“I applaud the City and Warby Parker for the foresight and vision that led to this partnership, helping students in need get eyewear and eye care that can make a world of difference in their education and overall wellness. Initiatives like these are truly enhancing the Community School mode that I have been proud to support through millions in capital investment at a number of institutions across Brooklyn, including the creation of a school-based health and vision center at PS 188 Michael E. Berdy in Coney Island. Let's continue to explore innovative approaches that help our city raise healthy children and families,” said Brooklyn Borough President Eric Adams .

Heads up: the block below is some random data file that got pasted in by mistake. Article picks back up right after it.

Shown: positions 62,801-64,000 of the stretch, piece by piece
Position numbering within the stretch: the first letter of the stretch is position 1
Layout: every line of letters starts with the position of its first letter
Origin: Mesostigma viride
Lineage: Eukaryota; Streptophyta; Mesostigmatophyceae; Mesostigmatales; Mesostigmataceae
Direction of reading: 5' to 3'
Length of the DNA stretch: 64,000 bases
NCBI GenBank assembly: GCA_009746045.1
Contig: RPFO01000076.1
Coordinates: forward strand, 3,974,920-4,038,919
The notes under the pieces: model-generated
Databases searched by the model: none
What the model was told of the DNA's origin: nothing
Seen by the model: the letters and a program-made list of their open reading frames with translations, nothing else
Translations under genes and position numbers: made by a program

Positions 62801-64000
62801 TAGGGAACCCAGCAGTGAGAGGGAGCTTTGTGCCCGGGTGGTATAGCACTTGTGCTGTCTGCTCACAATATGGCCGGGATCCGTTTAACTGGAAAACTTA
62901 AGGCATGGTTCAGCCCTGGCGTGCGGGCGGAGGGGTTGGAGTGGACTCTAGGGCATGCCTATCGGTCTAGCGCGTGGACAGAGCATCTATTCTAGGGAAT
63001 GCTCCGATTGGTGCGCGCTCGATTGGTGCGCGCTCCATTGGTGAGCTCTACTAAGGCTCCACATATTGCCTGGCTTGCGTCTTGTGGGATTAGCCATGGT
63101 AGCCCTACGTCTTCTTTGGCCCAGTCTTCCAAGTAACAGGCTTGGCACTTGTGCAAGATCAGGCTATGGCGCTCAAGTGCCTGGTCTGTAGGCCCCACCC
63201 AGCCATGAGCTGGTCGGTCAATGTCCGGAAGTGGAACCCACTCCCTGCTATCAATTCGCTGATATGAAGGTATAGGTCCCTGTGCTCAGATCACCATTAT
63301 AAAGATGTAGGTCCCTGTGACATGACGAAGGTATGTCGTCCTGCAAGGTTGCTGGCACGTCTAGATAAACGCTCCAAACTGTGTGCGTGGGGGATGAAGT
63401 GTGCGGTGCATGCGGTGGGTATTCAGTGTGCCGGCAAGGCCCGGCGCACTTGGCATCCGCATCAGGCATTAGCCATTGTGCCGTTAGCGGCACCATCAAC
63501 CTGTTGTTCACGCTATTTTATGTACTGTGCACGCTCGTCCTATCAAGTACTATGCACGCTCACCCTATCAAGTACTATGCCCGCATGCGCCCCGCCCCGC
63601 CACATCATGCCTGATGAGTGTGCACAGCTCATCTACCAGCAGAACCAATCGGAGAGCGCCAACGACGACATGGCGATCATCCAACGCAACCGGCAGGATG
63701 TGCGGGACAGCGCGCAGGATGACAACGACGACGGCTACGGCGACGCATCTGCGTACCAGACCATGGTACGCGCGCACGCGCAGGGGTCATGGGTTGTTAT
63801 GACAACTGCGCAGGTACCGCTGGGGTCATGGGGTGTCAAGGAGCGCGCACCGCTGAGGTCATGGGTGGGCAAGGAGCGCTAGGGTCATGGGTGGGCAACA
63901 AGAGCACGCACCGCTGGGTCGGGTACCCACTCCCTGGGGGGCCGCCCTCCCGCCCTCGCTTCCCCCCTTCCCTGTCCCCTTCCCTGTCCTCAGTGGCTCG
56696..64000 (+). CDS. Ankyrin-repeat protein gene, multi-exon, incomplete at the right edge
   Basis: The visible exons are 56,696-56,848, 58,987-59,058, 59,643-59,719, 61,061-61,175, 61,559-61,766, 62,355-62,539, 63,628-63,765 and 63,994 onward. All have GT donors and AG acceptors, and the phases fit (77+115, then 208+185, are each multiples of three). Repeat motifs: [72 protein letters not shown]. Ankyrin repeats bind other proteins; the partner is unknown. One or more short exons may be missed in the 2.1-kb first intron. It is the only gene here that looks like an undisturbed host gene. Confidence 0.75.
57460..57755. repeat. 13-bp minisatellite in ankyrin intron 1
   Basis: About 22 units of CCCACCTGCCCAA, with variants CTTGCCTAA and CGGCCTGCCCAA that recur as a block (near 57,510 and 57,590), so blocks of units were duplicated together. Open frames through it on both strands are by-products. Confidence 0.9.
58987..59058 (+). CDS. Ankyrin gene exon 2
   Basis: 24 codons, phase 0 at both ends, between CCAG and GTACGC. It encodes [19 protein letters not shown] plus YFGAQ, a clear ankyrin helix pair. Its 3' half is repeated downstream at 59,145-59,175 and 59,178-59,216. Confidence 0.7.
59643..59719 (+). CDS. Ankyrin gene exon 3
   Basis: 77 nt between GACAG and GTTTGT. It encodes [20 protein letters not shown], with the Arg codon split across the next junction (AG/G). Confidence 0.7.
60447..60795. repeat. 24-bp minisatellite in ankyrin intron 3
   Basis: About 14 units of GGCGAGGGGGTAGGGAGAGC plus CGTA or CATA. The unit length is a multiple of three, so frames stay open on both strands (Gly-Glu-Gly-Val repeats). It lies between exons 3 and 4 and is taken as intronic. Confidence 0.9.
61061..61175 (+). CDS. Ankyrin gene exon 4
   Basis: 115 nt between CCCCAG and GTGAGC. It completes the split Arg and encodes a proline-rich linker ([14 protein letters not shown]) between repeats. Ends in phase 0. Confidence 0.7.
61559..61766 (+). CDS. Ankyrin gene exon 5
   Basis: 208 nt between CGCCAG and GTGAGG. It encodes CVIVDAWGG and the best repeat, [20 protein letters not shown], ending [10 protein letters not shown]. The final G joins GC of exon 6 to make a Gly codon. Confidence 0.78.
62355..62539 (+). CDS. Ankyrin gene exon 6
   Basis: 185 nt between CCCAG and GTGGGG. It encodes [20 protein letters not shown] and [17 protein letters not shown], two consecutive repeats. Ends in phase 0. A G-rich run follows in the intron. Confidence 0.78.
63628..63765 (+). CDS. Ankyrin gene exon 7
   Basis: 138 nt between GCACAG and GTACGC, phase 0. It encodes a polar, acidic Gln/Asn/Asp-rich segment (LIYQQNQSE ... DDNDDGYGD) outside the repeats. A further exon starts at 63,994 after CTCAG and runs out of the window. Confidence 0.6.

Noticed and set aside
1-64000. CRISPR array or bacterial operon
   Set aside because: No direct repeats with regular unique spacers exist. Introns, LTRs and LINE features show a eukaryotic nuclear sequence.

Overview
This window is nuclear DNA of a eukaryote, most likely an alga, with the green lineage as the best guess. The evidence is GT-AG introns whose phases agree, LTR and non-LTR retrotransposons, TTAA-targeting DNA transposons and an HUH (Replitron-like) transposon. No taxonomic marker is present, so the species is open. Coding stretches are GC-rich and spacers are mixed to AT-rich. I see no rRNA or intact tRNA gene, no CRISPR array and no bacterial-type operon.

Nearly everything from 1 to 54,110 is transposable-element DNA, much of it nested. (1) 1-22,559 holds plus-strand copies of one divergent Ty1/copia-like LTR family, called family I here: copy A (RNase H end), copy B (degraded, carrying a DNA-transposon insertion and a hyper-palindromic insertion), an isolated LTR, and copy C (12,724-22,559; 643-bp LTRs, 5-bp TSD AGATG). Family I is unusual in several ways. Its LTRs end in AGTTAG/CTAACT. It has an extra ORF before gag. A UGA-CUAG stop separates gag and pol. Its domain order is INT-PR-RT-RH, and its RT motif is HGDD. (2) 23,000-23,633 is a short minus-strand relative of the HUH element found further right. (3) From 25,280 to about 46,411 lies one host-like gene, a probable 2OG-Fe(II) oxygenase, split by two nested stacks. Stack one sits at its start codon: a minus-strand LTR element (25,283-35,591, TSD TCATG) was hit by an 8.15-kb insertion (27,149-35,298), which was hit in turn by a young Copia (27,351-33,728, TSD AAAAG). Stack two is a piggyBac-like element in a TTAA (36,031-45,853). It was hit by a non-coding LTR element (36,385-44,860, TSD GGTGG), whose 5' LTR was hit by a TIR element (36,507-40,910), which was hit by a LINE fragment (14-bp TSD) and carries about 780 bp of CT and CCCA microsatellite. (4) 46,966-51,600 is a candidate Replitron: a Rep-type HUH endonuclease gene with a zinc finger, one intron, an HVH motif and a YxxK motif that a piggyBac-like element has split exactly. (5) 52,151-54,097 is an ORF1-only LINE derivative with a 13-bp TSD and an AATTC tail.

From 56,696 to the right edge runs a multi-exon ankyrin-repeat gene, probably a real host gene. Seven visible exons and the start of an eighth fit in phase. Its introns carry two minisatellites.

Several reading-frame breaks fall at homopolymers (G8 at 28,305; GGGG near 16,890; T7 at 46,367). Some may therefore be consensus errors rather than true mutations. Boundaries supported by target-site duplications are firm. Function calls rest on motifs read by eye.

“It’s simple - to perform well in school, our children need to be able to see clearly,” said Rep. Joe Crowley (D-Queens, Queens) . “Access to eye care is a basic necessity and being able to detect poor vision as early as possible is paramount. I applaud the expansion of the City’s partnership with Warby Parker to provide free vision services and offer glasses to thousands of students who need them.”
“There are many students in our school system that have not have their vision tested and are in need of glasses. The vision partnership expansion between the New York City Mayor's Office and Warby Parker is another step in the right direction as it will not only ensure that our students have access to adequate vision testing services, but that they are able to get the support they need to thrive in and outside of the classroom,” said State Senator Kevin Parker .